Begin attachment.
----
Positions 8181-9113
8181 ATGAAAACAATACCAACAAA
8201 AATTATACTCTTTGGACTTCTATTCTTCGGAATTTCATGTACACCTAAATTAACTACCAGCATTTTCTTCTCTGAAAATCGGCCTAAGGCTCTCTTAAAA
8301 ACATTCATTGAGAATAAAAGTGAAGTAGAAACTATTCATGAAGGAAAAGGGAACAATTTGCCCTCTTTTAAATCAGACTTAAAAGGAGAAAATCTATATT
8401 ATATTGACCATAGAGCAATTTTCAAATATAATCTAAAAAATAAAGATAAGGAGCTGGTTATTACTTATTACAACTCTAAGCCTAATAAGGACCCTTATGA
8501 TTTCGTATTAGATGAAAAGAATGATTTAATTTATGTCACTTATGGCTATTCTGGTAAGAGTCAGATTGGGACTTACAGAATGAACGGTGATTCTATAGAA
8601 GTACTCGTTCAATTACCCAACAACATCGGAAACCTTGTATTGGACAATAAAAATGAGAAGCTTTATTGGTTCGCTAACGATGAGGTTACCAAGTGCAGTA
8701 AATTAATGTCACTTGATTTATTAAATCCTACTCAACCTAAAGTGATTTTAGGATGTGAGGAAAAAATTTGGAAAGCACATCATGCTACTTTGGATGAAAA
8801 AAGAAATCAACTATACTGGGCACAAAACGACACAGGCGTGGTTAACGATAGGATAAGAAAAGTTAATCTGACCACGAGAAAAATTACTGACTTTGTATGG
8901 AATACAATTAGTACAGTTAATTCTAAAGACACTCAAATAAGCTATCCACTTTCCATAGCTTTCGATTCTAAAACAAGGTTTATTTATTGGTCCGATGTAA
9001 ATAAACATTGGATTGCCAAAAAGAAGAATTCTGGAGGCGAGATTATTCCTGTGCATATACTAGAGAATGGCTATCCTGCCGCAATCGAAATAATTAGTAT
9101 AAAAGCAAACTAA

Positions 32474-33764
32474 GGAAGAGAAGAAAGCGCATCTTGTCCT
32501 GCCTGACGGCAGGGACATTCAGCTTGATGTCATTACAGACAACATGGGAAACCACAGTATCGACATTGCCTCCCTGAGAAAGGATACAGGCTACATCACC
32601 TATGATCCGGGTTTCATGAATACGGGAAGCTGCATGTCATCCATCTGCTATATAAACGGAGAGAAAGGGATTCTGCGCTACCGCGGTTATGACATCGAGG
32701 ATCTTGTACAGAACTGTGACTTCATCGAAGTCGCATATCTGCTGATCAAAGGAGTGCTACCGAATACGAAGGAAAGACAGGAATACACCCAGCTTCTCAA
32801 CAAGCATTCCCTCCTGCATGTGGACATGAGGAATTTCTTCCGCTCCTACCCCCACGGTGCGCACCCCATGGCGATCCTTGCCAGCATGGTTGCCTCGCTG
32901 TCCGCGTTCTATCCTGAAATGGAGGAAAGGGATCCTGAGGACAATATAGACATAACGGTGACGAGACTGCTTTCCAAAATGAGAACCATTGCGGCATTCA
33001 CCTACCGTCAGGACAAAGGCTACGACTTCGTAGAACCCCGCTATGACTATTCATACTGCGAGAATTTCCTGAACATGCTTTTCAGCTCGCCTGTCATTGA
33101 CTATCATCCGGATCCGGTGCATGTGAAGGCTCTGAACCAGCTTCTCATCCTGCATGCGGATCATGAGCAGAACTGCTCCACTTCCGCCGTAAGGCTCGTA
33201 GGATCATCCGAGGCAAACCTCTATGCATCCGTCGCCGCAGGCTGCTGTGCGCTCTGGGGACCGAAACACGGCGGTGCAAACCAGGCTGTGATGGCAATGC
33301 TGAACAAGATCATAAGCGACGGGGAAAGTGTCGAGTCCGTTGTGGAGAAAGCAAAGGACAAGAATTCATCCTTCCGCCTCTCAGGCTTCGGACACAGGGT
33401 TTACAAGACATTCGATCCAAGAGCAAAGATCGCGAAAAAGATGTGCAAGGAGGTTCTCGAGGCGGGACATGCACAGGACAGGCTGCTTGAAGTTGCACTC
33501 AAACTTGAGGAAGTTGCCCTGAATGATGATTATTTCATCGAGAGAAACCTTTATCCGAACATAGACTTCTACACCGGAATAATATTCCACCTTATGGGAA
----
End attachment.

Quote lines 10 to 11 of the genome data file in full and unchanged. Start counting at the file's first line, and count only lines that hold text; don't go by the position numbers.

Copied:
8901 AATACAATTAGTACAGTTAATTCTAAAGACACTCAAATAAGCTATCCACTTTCCATAGCTTTCGATTCTAAAACAAGGTTTATTTATTGGTCCGATGTAA
9001 ATAAACATTGGATTGCCAAAAAGAAGAATTCTGGAGGCGAGATTATTCCTGTGCATATACTAGAGAATGGCTATCCTGCCGCAATCGAAATAATTAGTAT